According to a 2012 study by the Global Entrepreneurship Monitor, nearly 400 million entrepreneurs exist in 54 countries. In the United States alone, a study conducted in 2011 by Kaufman Index of Entrepreneurial Activity showed that 320 new businesses are launched for every 100,000 people, which translates to 20 million entrepreneurs every year.
Industry statistics in North America and Australia revealed that 98% of new companies registered every day are small businesses. A 2014 study on the distribution of sources for Canada’s gross domestic product highlighted the fact that 24% come from the revenues of small businesses.
Although no indicative figure exists on the total number of entrepreneurs worldwide for the end of 2014 fiscal year, we can safely assume that the figure is close to one billion. To put that into perspective, one billion represents 14% of the world’s population. These figures indicate that a significant majority of people want to own a business and to become entrepreneurs.
There are several definitions of what an entrepreneur is. At the heart and soul of it all, an entrepreneur is a risk taker. He or she wants to be in the driver’s seat and to take responsibility of navigating the business though the journey of entrepreneurial success.
Starting a business is one thing; however, sustaining it has historically been proved to be a great challenge. In a study by the Bureau of Census on the sustainability of start-up businesses, only 29% of businesses surveyed remained operational during a 10-year period.
Moreover, it doesn’t matter which part of the world you are in. Starting a small business carries a great amount of risk because your access to capital is limited. There have been stories of entrepreneurs who risked it all to support their enterprise only to lose their homes and relationships.
Despite the great risk, why do people still want to become entrepreneurs? Why not just take a regular 9-to-5 job, work hard, and get paid every 15 days like most working class people?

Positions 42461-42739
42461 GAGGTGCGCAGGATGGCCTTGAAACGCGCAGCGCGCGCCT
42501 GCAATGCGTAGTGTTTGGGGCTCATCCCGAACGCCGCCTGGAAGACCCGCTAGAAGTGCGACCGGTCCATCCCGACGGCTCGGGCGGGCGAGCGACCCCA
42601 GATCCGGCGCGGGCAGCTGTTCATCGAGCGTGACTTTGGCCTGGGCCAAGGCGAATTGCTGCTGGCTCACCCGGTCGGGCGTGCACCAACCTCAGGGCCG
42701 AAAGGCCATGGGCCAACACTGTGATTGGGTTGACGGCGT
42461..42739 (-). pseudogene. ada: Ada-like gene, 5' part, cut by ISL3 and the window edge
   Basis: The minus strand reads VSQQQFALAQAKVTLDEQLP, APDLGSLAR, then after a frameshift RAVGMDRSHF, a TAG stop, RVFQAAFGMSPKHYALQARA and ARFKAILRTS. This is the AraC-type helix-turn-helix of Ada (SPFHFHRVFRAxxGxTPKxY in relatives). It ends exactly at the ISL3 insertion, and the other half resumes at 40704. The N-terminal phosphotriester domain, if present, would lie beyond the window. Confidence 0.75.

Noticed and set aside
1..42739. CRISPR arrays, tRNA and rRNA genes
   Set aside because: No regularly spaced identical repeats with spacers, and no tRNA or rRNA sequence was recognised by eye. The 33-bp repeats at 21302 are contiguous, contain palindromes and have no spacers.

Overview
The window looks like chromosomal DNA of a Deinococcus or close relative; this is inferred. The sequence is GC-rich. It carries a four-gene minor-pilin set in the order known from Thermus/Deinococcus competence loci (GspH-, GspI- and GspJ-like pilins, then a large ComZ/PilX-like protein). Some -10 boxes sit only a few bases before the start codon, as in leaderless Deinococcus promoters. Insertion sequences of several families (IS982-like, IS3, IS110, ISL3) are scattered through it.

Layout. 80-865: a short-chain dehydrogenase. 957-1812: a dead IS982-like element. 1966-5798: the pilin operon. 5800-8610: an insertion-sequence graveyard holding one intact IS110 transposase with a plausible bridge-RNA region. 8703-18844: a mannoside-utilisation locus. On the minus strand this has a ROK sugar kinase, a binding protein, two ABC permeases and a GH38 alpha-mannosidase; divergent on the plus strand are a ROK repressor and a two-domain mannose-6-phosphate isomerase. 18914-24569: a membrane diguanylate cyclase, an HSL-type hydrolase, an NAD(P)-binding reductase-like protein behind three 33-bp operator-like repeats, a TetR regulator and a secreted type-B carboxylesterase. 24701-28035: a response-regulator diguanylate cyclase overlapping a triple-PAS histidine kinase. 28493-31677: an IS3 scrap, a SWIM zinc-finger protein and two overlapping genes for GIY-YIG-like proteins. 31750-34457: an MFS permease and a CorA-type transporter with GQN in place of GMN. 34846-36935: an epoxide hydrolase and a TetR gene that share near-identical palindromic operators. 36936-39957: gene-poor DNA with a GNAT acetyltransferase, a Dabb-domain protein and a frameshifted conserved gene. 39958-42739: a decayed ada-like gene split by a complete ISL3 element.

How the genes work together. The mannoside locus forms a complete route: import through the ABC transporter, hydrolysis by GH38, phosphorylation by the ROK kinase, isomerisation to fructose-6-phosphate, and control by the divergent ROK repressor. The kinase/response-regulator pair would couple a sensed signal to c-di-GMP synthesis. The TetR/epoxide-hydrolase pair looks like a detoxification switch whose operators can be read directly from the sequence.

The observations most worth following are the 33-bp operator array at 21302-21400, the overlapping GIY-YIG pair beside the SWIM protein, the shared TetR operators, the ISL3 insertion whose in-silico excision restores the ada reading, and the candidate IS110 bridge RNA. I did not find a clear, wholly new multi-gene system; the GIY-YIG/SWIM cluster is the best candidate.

There are myriad reasons why people want their own business. If we were to identify just one that would define the call of entrepreneurship, it would be because entrepreneurs are driven by the idea of finding an activity where productivity is measured precisely by effort. You could be the project manager who was responsible for your company’s winning on the multimillion-dollar bid. However, all you will obtain after all your efforts would be a salary adjustment and maybe a pat on the back. In the meantime, the stockholders are sharing ideas on how to spend the year-end cash dividends.
So you’ve decided to become an entrepreneur and start your own business. Now comes an important question, “What business should I get into?”
You’re not alone in arriving at the career crossroads. Notwithstanding statistics, most would-be entrepreneurs like the notion of owning a business but have no clue on how to start. The natural course of action is to get into a business where the industry appears to be thriving.
In the Philippines, one of the most popular industries to get into is food retail. Visit any mall or commercial establishment in the Philippines, and the only tenants that have regular activity are apparently fast food restaurants and food carts. The food court is always packed at any time of day.
Inspired by the thought of achieving the same frenetic pace of service, you decide to get into the restaurant business with the goal of opening two new branches per month. Until reality bites, you realize firsthand the business conundrum. High volume equates to low margins. Food is a demand-sensitive product because consumer tastes and preferences change unpredictably. Philippines is primarily a net importer and most of the raw material for your food items are imported, which drives up food cost and lowers margins.
The combination of diminishing volume and margins has put you in a quandary: “Should I increase volume by creating high-value meals but compromise my margins?”
You know it is time to cut losses when you find yourself in that quandary.
This scenario brings us to what this article is all about: finding SUCCESS as an entrepreneur.
Also, the answer is much simpler than you think and is close to home! In fact, you’ve known it all along but you were rendered blind and deaf by your pursuit of achieving the success of others.
Before you ask yourself what – find out why you want to get into that kind of business.
- Is it money?
- Is it fame?
- Is it glory?
- Is it because it is your passion?
- Is it because you want to help others?
- Is it because you want to make a difference in other people’s lives?